eme

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See also: -eme and ëmë

English[edit]

Etymology[edit]

Middle English eam, eme (uncle), from Old English ēam (uncle). See eam.

Alternative forms[edit]

Noun[edit]

eme (plural emes)

  1. (obsolete outside Scotland) An uncle.
    • 1485, Syr Thomas Malory, Le Morte Darthur, Bk.VIII, Ch.quintum:
      Soo this yonge syre Trystram rode vnto his eme kynge Marke of Cornewayle / ¶ And whanne he came there / he herd say that ther wold no knyghte fyghte with syre Marhaus / Thenne yede sir Tristram vnto his eme and sayd / syre yf ye wylle gyue me thordre of knyghthode / I wille doo bataille with syr Marhaus
    • 1590, Edmund Spenser, The Faerie Queene, II.x:
      Whilst they were young, Cassibalane their Eme / Was by the people chosen in their sted [].
  2. (Scotland) Friend.

Related terms[edit]

Anagrams[edit]


Basque[edit]

Noun[edit]

eme

  1. female

Hungarian[edit]

Etymology[edit]

em (variation of íme) +‎ e

Pronunciation[edit]

  • IPA(key): /ˈɛmɛ/
  • Hyphenation: eme

Pronoun[edit]

eme

  1. (archaic, poetic) this
    • 1846: Petőfi Sándor, Egy gondolat bánt engemet...
      És a zászlókon eme szent jelszóval: - (And on the flags with this holy word:)
      „Világszabadság!” - (World freedom!)

Usage notes[edit]

A rarer substitute of ez, but unlike ez, it does not take the case of the noun it is attached to, and no definite article is used:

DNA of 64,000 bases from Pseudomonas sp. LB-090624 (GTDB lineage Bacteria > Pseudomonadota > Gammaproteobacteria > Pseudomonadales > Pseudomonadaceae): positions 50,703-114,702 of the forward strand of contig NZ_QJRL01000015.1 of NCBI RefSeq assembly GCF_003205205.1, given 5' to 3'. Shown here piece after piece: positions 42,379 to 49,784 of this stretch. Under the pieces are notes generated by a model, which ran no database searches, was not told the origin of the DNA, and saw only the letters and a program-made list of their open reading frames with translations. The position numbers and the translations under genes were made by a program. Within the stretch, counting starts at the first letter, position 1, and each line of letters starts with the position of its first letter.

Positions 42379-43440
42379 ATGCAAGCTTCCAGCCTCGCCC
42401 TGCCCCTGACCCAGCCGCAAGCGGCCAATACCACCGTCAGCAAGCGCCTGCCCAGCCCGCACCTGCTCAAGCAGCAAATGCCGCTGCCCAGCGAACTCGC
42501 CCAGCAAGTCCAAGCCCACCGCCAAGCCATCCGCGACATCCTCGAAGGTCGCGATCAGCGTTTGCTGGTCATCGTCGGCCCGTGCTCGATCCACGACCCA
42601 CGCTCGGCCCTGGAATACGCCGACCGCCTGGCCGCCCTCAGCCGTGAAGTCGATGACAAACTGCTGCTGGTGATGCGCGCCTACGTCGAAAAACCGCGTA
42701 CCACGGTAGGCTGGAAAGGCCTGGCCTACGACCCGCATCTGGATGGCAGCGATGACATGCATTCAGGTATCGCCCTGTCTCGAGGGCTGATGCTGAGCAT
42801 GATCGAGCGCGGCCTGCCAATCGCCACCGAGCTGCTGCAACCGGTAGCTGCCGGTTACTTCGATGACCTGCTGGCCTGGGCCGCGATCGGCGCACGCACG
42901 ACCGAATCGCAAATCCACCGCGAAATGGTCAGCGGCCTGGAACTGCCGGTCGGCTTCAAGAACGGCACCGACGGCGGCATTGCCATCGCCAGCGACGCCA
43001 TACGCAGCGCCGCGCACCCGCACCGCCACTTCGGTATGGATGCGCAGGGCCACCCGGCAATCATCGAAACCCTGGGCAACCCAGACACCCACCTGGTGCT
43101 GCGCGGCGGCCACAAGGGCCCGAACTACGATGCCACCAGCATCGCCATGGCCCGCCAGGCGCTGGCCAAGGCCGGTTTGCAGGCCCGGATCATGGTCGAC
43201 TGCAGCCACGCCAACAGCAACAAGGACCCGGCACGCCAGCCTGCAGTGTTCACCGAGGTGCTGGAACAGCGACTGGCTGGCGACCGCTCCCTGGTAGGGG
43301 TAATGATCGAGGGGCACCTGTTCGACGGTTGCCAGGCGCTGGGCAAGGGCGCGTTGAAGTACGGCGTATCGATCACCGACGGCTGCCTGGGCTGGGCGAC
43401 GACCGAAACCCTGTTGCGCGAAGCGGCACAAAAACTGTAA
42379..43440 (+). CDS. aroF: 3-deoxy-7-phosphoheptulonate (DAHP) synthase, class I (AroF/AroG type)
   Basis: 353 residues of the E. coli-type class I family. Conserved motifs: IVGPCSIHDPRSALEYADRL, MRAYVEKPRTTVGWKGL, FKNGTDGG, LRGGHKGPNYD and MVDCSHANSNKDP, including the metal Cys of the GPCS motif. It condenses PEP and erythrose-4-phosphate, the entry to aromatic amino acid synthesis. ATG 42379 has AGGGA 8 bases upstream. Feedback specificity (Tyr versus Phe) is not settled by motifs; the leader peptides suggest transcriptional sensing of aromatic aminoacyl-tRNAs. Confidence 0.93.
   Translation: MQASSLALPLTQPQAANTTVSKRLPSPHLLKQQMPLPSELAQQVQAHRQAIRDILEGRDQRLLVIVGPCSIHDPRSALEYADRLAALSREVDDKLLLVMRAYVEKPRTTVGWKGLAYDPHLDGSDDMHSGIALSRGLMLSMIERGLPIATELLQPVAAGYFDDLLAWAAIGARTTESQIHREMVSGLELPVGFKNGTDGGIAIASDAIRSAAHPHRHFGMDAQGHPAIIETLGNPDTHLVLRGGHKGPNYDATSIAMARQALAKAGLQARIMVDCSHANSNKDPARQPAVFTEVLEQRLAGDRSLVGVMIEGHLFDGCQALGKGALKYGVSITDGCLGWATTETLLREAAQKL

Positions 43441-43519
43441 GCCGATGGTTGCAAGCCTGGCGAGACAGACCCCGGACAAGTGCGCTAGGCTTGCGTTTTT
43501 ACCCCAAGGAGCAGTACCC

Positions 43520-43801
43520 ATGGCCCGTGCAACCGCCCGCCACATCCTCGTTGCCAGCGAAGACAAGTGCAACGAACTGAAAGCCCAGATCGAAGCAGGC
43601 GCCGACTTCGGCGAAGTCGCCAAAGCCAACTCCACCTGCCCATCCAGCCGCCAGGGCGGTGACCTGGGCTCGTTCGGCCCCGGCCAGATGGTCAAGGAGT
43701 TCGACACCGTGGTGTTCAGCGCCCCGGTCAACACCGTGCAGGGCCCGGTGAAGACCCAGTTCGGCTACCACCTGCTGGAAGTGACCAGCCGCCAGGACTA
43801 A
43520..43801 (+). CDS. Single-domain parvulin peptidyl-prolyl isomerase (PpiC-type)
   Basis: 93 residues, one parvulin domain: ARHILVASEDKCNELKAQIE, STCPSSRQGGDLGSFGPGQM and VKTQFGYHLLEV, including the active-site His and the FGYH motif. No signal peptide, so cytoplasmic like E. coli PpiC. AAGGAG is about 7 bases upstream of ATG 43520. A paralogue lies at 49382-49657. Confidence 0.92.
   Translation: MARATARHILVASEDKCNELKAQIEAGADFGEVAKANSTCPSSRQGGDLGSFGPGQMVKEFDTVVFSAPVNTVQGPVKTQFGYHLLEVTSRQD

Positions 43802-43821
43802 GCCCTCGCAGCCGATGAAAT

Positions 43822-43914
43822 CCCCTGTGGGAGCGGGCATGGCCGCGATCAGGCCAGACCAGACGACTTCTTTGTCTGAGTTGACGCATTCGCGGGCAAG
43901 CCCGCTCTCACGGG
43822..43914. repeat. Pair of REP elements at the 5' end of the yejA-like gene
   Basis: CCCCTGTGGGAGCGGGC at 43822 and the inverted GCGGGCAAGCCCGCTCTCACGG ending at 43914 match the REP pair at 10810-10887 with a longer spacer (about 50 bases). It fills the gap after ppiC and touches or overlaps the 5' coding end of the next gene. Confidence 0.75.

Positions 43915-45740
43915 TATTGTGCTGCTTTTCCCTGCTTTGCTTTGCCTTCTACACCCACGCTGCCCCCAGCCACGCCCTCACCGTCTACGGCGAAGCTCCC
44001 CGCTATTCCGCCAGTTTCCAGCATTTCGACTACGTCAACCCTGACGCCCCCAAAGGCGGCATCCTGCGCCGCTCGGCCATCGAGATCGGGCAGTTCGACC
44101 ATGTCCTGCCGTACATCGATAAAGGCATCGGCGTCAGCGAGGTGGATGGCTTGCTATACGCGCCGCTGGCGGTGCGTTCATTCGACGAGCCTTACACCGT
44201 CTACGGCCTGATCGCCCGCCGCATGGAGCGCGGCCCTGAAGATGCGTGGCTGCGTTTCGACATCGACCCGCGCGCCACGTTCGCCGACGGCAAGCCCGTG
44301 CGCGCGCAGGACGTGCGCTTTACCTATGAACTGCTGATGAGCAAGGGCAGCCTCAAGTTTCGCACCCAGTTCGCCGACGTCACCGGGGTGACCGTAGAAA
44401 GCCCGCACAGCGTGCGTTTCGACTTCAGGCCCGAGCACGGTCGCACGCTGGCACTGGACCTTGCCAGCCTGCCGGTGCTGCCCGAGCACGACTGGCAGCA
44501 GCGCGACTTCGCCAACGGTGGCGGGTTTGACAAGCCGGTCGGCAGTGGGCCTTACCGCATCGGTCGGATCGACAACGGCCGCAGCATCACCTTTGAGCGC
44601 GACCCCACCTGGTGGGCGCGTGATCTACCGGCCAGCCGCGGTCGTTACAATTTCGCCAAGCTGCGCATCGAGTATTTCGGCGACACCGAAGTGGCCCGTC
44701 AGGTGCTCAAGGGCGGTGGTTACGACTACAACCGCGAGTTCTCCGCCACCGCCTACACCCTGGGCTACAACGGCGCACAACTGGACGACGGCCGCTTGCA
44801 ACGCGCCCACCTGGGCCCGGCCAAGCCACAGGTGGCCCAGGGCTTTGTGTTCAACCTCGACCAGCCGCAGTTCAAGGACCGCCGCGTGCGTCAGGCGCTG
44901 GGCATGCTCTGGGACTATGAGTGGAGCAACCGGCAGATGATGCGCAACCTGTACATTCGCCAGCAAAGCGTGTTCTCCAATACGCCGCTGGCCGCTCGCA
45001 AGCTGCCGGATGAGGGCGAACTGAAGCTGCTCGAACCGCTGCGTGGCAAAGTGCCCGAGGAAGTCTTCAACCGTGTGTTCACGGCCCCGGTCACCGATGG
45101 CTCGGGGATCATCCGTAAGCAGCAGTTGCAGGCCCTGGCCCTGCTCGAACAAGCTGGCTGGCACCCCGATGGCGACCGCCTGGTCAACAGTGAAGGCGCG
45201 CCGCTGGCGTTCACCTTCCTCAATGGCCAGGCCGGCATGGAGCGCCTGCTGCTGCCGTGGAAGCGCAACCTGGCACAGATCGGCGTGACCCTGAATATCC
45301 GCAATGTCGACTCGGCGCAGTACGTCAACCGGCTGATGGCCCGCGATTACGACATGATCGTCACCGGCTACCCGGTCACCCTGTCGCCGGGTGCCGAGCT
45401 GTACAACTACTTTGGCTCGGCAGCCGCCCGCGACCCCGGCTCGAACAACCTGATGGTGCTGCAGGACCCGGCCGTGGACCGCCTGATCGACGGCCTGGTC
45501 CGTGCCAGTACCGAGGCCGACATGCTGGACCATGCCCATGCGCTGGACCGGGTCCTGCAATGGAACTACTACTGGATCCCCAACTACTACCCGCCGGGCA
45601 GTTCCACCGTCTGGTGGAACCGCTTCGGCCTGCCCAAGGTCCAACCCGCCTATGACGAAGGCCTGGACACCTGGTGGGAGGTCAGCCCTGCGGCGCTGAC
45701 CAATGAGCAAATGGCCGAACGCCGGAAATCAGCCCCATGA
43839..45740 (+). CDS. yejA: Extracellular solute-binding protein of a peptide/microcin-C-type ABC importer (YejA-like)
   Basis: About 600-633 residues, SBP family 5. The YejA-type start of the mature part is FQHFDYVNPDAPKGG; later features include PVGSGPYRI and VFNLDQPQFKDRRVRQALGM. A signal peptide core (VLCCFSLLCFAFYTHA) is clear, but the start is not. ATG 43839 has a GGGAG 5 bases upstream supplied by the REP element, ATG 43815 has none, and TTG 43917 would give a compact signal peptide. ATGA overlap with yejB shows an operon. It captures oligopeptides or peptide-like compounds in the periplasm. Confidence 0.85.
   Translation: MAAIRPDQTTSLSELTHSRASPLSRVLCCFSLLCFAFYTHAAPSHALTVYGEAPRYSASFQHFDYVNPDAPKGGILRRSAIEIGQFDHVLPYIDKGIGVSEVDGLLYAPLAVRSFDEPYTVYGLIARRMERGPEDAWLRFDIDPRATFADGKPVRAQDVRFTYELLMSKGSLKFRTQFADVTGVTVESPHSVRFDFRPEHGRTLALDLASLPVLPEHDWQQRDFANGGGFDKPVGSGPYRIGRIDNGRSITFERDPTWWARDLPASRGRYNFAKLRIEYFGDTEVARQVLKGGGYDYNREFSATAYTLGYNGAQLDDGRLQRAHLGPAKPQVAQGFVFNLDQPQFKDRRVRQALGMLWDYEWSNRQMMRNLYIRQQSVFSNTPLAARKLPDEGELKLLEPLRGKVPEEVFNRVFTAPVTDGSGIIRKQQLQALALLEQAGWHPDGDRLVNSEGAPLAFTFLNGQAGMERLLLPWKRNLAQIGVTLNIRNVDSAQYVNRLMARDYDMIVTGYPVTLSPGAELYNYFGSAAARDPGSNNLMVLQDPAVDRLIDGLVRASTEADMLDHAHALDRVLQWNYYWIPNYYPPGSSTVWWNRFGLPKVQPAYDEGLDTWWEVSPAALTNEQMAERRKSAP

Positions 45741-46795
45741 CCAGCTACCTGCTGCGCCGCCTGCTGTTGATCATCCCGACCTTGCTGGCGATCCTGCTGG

ezen a helyen - eme helyen (at this place)
ebben a házban - eme házban (in this house)

Use eme before words beginning with consonants. Use emez before words beginning with vowels.

Synonyms[edit]


Italian[edit]

Italian Wikipedia has an article on:

Wikipedia it

Noun[edit]

eme m (plural emi)

  1. (biochemistry) heme

Latin[edit]

Verb[edit]

eme

  1. Second-person singular present active imperative of emō

Nauruan[edit]

Noun[edit]

eme

  1. eye

Portuguese[edit]

Pronunciation[edit]

Noun[edit]

eme m (plural emes)

  1. The name of the letter m

Scots[edit]

Etymology[edit]

From Middle English eem, from Old English ēam, from Proto-Germanic *auhaimaz (maternal uncle), related to Latin avus (grandfather). Cognate with Dutch oom, German Ohm, Oheim. More at eam.

Pronunciation[edit]

Noun[edit]

eme (plural emes)

  1. maternal uncle
  2. friend

Synonyms[edit]

Related terms[edit]

  • uncle ((paternal) uncle)

Spanish[edit]

Noun[edit]

eme f (plural emes)

  1. Name of the letter m.

Tacana[edit]

Noun[edit]

eme

  1. hand